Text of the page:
Research study 1- Macduffie (1995)
Industry sector: Automobiles.
No. of companies in study: 70 automobile plants
Theoretical background: MacDuffie’s starting position was in the Walton (1985) tradition. He arguedthat innovative HR practices are the way to secure employee commitment to the organization andsuch commitment is essential if employees are to apply the amount of discretionary effort required forhigh performance. In addition, he was interested in establishing the extent to which a specified‘bundle’ of HR practices would be more effective than such practices implemented individually.
Research strategy and method: MacDuffie studied flexible production systems in the auto industry.Flexible production systems are characterized by the reduction of stock inventories and the eliminationof ‘buffer’ areas such as those concerned with product repair space which create ‘slack’ in theproduction process. MacDuffie reasoned that these characteristics would have three major consequences:
(1) the increase of interdependencies within the production process;
(2) the highlighting ofproduction problems;
(3) searches for improvements to the production process to solve theseproblems.
His hypothesis was that innovative HR practices have an important role to play in suchflexible production systems. MacDuffie argued that workers in flexible production systems need agood grasp of the production process and analytical skills to diagnose problems.
The data were collected by questionnaires and interviews with plant managers. The study soughtto assess the effect upon labor productivity and quality of three variables: (1) the use of ‘buffers’; (2)work systems (e.g. the use of work teams and employee involvement groups); and (3) HR policies,relating to those involved in the production process, of selection, performance-related reward, statusdifferences and training and development.
MacDuffie developed two specific hypotheses: (1) that innovative HR practices affect performancenot individually but as interrelated elements in an internally consistent ‘bundle’ and (2) the HR‘bundle’ is effective in contributing to manufacturing plant productivity and product quality when theyare integrated with flexible production systems.
Results and conclusions: MacDuffie argues that the evidence from his study supported the hypothesisthat assembly plants using flexible production systems which use HR ‘bundles’ that areintegrated with the production strategy outperform plants using traditional mass production systemson both measures of productivity and quality.
Study strengths: (1) Treats HR practices as integrated ‘bundles’ rather than separate practices. (2)Uses contextually relevant measures of organizational performance. (3) Study rooted in specialistknowledge of manufacturing production process.
Study limitations: (1) Employee commitment and competence are theoretical principles which areimportant to the study but they are not measured. One would expect the HR ‘bundle’ to promote highlevels of commitment and competence which in turn would yield high productivity and quality measures.
(2) It is not clear how the components of the HR ‘bundle’ were chosen. It seems that importantelements (e.g. job security) may have been omitted (Richardson and Thompson, 1999). (3) The studyis industry specific and may not generalize to other employment contexts. (4) The data are gatheredfrom plant managers so there is no input from employees or HR specialists.
Research Study 2 – Huselid (1995)
Industry sector: All major industries
No. of companies in study: 3,452 companies with more than 100 employees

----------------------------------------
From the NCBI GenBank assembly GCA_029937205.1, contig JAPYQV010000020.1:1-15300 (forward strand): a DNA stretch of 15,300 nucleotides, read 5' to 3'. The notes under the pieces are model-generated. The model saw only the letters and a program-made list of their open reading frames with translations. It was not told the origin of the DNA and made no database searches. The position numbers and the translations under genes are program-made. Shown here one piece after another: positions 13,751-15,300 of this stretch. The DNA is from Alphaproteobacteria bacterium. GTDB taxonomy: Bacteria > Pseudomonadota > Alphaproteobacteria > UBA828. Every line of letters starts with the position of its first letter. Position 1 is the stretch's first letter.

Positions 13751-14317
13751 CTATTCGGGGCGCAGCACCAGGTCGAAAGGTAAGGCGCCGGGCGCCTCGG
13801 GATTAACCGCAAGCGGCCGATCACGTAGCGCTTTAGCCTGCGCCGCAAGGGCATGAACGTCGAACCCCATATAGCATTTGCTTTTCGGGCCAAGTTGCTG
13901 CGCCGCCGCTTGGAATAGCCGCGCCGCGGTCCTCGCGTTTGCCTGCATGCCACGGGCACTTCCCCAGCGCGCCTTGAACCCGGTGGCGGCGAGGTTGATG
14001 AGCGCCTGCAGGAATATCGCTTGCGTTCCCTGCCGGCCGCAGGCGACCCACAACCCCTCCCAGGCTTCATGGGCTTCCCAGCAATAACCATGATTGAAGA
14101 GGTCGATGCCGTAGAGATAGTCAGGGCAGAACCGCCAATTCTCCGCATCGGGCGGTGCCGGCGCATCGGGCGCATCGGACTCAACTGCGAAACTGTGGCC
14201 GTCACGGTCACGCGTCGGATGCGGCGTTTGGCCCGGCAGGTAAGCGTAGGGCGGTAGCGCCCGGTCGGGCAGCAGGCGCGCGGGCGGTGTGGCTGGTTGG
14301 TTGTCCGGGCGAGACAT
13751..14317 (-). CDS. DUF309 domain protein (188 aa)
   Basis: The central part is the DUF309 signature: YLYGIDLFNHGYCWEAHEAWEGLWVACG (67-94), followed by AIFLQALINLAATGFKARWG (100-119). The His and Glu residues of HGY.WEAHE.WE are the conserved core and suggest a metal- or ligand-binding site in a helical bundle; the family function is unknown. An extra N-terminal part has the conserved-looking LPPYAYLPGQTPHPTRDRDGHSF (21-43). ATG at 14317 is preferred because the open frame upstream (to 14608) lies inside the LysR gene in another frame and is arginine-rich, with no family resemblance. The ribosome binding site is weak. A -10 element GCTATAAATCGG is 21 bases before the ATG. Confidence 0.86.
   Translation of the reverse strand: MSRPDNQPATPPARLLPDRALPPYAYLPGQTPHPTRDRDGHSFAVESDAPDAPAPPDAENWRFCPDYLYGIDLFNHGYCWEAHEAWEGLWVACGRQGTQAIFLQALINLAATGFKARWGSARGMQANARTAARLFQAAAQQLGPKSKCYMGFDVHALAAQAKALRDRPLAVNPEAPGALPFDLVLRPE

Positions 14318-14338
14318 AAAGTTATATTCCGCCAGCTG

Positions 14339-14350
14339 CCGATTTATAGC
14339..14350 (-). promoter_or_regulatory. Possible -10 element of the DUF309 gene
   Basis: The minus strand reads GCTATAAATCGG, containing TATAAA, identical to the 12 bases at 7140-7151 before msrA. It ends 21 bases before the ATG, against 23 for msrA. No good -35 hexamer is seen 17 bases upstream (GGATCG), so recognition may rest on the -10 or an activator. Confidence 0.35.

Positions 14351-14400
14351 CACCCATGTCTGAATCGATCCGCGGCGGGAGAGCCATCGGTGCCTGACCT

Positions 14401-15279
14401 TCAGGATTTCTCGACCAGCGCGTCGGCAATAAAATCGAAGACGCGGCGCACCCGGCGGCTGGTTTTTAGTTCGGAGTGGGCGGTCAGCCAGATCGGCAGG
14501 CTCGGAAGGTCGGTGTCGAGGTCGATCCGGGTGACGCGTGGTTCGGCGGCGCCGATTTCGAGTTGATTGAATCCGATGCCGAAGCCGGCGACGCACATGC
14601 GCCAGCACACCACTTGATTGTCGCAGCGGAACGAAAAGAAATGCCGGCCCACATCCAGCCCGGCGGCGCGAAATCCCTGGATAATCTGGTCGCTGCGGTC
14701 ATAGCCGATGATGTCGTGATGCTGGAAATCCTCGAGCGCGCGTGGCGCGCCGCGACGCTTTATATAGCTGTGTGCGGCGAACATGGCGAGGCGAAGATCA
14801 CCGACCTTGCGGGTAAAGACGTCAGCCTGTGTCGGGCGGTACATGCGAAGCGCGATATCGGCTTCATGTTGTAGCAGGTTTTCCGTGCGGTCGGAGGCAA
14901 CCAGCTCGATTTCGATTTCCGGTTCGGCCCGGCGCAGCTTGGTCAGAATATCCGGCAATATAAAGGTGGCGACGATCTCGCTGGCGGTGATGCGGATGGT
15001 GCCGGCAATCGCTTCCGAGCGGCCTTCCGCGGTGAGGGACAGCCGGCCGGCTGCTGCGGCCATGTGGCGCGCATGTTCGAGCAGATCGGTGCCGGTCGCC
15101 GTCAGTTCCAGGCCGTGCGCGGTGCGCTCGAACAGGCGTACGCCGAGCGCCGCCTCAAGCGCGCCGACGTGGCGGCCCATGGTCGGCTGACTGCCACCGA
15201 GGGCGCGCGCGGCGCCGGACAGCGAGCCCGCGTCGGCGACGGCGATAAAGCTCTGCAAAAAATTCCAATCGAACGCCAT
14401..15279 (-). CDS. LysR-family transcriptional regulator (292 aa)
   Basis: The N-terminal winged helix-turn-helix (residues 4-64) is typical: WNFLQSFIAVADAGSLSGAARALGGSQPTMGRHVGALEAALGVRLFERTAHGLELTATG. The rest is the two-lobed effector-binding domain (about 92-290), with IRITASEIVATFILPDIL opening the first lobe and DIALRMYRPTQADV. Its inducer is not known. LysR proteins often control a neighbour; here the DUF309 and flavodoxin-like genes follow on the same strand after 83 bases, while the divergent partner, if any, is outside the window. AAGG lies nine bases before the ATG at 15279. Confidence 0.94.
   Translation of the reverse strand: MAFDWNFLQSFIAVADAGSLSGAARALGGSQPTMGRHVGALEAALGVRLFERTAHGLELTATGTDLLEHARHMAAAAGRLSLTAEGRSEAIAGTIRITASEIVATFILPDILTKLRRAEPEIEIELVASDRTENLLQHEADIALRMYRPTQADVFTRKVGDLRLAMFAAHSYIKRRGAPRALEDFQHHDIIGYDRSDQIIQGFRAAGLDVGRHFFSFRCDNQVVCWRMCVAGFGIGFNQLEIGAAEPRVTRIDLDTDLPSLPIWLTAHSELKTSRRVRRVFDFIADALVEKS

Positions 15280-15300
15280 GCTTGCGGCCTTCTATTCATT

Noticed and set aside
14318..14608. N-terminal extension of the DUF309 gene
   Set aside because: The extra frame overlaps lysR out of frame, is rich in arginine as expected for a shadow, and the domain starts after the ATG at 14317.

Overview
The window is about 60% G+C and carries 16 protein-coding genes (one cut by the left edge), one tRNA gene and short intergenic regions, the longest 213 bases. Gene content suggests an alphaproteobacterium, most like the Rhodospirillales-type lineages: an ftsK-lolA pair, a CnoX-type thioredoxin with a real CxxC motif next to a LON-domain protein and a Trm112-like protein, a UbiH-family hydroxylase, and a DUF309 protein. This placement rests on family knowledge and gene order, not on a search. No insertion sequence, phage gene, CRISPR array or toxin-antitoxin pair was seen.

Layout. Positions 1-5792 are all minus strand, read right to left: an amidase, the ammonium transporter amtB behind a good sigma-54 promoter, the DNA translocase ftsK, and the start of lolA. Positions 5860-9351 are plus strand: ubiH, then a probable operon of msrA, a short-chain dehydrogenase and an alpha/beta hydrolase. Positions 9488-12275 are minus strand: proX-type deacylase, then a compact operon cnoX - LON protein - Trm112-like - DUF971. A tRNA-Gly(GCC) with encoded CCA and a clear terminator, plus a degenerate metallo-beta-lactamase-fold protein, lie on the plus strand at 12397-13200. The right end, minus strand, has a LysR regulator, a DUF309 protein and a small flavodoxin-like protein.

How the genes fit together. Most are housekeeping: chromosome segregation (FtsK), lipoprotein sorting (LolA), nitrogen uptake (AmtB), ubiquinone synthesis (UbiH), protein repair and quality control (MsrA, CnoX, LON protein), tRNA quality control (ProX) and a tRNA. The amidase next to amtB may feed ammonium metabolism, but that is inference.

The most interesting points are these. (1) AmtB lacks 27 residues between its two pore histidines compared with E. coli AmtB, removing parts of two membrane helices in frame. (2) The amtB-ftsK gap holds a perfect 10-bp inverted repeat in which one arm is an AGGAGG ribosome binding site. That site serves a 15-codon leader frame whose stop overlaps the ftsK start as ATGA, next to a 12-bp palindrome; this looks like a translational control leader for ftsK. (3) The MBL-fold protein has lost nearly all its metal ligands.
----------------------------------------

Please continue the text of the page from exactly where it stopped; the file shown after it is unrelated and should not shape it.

Theoretical background: Huselid’s position was that HR practices can affect HR performance interms of their levels of skill and motivation and through adjustments to organizational structureswhich allow better job performance. Increased levels of employee skill and motivation will lead tolower employee turnover and higher productivity. As long as the expenditure on the HR practicesdesigned to yield lower employee turnover and higher productivity does not exceed their true coststhen lower employee turnover and higher productivity should lead to enhanced corporate financialperformance. Furthermore, Huselid argued that the concept of strategic fit was important. Enhancedorganizational performance will follow if HR practices complement and support one another.Similarly,enhanced organizational performance will be the consequence if the system of HR practices isaligned with the organization’s competitive business strategy.
Research strategy and method:Huselid sought to test four specific hypotheses: (1) systems ofhigh-performance work practices will reduce employee turnover and increase productivity and corporatefinancial performance; (2) employee turnover and productivity will be the link between systemsof high-performance work practices and corporate financial performance; (3)complementarities orsynergies between high-performance work practices will reduce employee turnover and increase productivity;(4) alignment of a firm’s high-performance work practices with its competitive strategy willreduce employee turnover and increase productivity.
Questionnaires were sent to 12,000 US firms which yielded 3,452 replies, a 28 per cent responserate. The questionnaire was sent to the senior HR manager in each firm. The questionnaire asked about13 high-performance work practices which Huselid grouped into two main categories, which he calledemployee skills and organizational structures’ and ‘employee motivation’. The former category includedpractices designed to enhance employees’ knowledge and skills and thereafter a structure in whichthose knowledge and skills could be applied in job performance. These practices included: job design;sophisticated employee selection; training and development; employee participation programs,including profit-share schemes. The category he called ‘employee motivation’ included practices torecognize and reinforce the desired employee behaviors developed by practices in the first category.These included: performance appraisal; individual performance-related pay; and merit-based promotion.